When I finished in Funny Peculiar in the spring of 1977, I discovered to my surprise that I had lost three-quarters of a stone in weight, which took me down to just under eight stone. On the day that I left the Garrick, I looked at the poster-sized picture of me as Irene, the character that I played, at the front of house and wondered what had happened: the girl in the photograph had a rounded face and thicker legs and arms. This is a syndrome that has repeated itself throughout my career. Whenever I am engaged in a long run in the theatre, I gradually lose weight. Just recently in the sixteen weeks that I performed in Acorn Antiques the Musical I lost just over a stone and I wasn’t exactly overweight to begin with, but no matter what I ate I couldn’t seem to keep the weight on. It was suggested that it was due to the dancing, singing and general physicality of the part, which was true to a certain degree, but this weight loss occurred with any part that I played, regardless of the physical energy exerted, if it was played over a period of time. I believe it had more to do with the effort required for me to re-create the part every night, putting a huge pressure on myself to make the audience believe in and engage with it each second that I was on stage, and with the adrenalin rush that this produced.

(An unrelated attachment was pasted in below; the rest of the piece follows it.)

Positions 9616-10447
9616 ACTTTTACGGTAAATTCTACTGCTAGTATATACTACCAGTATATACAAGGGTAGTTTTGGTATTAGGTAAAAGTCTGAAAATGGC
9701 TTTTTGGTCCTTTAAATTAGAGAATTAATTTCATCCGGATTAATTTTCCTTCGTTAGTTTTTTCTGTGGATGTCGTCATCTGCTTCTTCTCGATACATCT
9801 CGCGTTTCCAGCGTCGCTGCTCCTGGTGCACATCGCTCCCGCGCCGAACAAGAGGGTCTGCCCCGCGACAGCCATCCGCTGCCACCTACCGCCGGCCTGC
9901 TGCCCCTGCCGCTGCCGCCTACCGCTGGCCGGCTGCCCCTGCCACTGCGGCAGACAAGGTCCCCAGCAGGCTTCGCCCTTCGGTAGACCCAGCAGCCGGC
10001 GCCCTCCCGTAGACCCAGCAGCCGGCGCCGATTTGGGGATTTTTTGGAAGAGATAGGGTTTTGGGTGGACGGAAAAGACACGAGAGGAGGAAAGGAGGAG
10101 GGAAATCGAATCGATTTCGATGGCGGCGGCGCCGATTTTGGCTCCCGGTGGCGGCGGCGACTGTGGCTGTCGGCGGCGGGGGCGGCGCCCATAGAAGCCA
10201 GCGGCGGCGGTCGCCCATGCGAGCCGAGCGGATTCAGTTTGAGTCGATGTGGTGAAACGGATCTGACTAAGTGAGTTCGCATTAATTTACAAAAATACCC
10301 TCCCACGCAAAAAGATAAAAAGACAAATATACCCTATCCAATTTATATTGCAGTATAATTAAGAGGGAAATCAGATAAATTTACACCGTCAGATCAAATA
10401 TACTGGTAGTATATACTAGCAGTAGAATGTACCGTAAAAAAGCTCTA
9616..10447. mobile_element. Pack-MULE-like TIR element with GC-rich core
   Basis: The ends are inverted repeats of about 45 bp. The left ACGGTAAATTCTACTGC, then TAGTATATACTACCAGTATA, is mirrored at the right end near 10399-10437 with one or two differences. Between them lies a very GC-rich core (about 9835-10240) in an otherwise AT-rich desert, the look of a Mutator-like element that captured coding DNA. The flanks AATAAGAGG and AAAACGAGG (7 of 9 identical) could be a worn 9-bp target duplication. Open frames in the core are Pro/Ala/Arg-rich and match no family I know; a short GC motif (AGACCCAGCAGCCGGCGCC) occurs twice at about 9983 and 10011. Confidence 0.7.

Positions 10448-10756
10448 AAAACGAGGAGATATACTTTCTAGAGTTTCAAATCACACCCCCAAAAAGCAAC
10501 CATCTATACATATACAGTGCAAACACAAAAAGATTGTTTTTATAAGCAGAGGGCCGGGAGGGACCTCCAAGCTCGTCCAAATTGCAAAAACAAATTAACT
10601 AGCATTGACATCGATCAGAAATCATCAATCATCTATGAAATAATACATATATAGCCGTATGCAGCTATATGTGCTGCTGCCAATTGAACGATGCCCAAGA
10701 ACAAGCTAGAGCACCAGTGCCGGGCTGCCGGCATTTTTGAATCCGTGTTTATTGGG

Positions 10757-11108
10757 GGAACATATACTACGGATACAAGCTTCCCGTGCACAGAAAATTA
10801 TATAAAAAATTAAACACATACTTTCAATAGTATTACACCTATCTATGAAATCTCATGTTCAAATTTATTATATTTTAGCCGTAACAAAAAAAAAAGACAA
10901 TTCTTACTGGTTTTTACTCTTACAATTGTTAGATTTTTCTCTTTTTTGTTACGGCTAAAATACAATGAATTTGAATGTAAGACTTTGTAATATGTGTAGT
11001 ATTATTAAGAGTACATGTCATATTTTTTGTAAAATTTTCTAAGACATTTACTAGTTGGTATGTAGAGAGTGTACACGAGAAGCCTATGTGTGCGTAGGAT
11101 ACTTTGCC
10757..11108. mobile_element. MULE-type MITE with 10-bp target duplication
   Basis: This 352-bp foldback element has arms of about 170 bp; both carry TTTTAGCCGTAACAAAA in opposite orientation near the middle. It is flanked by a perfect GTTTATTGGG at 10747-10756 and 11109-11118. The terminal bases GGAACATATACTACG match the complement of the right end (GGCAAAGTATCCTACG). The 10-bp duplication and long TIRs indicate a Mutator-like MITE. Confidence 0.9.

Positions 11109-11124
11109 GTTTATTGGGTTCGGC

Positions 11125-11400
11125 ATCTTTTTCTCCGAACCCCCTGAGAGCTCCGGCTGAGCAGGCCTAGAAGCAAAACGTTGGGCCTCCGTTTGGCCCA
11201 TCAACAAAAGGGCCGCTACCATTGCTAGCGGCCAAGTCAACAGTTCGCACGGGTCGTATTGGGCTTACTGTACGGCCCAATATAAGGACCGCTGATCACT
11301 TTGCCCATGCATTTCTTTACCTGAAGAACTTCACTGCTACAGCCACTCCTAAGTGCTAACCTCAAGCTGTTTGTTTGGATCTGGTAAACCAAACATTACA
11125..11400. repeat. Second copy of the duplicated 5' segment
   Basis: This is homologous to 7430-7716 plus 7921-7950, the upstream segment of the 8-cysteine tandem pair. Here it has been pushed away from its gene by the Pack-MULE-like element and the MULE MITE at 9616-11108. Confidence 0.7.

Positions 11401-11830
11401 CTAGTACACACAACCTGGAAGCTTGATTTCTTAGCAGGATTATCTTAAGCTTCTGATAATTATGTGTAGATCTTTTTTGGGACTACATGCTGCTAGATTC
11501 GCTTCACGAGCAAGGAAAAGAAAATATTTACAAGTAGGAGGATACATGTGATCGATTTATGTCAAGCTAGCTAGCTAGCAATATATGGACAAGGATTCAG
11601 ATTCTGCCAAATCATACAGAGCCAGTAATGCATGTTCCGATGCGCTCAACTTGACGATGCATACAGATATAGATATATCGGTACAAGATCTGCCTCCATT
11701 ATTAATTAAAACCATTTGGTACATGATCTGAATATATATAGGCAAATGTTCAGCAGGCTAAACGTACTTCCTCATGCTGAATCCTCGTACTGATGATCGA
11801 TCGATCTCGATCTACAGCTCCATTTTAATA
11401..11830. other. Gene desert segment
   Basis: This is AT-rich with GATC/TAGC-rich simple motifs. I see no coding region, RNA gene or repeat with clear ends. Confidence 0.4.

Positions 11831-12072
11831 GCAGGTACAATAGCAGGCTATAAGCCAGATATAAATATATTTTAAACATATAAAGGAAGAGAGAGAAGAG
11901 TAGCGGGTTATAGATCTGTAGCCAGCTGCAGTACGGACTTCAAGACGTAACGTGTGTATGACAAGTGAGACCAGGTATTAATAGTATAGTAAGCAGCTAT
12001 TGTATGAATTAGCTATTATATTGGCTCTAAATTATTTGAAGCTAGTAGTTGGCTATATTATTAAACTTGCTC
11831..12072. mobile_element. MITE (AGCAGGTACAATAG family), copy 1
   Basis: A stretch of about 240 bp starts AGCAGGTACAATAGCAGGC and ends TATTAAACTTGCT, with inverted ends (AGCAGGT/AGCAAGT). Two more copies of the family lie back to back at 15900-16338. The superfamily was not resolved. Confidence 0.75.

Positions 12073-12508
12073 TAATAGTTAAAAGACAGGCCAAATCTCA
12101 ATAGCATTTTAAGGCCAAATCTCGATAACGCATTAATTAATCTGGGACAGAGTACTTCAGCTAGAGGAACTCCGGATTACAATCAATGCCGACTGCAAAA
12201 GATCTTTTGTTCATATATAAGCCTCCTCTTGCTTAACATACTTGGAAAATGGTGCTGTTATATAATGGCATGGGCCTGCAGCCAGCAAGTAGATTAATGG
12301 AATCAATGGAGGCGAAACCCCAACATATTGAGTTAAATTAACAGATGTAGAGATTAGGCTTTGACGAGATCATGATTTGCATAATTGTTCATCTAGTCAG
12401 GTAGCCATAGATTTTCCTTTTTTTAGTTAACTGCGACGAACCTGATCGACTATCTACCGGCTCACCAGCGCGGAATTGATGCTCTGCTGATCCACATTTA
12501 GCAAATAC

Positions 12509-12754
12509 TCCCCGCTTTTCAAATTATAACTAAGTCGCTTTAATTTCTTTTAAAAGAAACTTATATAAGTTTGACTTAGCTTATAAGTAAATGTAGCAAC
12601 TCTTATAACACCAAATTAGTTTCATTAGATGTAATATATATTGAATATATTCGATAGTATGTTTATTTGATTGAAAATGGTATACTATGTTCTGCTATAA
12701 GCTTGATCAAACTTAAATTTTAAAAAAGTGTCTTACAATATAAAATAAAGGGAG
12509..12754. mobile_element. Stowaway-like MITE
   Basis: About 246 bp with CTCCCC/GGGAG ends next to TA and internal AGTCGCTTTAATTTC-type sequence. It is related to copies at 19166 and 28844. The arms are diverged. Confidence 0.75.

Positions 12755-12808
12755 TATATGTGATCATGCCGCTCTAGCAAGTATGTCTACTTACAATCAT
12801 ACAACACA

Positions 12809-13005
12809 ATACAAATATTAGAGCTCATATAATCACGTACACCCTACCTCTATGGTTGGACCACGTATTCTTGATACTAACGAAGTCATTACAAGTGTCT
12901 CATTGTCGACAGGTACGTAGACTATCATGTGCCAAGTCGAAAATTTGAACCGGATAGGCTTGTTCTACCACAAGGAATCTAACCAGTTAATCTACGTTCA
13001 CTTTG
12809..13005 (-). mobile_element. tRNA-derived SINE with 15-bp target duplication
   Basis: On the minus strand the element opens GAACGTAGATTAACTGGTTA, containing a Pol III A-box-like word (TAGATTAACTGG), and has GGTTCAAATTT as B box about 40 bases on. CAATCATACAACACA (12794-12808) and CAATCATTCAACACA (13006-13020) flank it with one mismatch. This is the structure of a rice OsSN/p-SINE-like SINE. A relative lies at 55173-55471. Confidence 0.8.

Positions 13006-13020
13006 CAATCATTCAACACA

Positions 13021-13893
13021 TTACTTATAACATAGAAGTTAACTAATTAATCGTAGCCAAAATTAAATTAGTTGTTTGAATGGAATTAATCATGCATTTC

Shortly after the run finished we tried to go down the same route with Willy Russell’s hilarious play, Breezeblock Park, as we had done with Funny Peculiar, starting off at the Mermaid, with Wendy Craig in the central role, played brilliantly at the Everyman by Eileen O’Brien, but after a mauling by the critics we took it valiantly into the Whitehall Theatre, with Prunella Scales instead. Playing the very dim, lovable and funny Vera, I had a ball. The show was adored by the audiences and although the cast, myself included, were well received, the play was trounced once again by the critics, despite the fact that several of them were seen to be convulsed with laughter on press night. It came off after a few weeks with audiences roaring their approval to the last.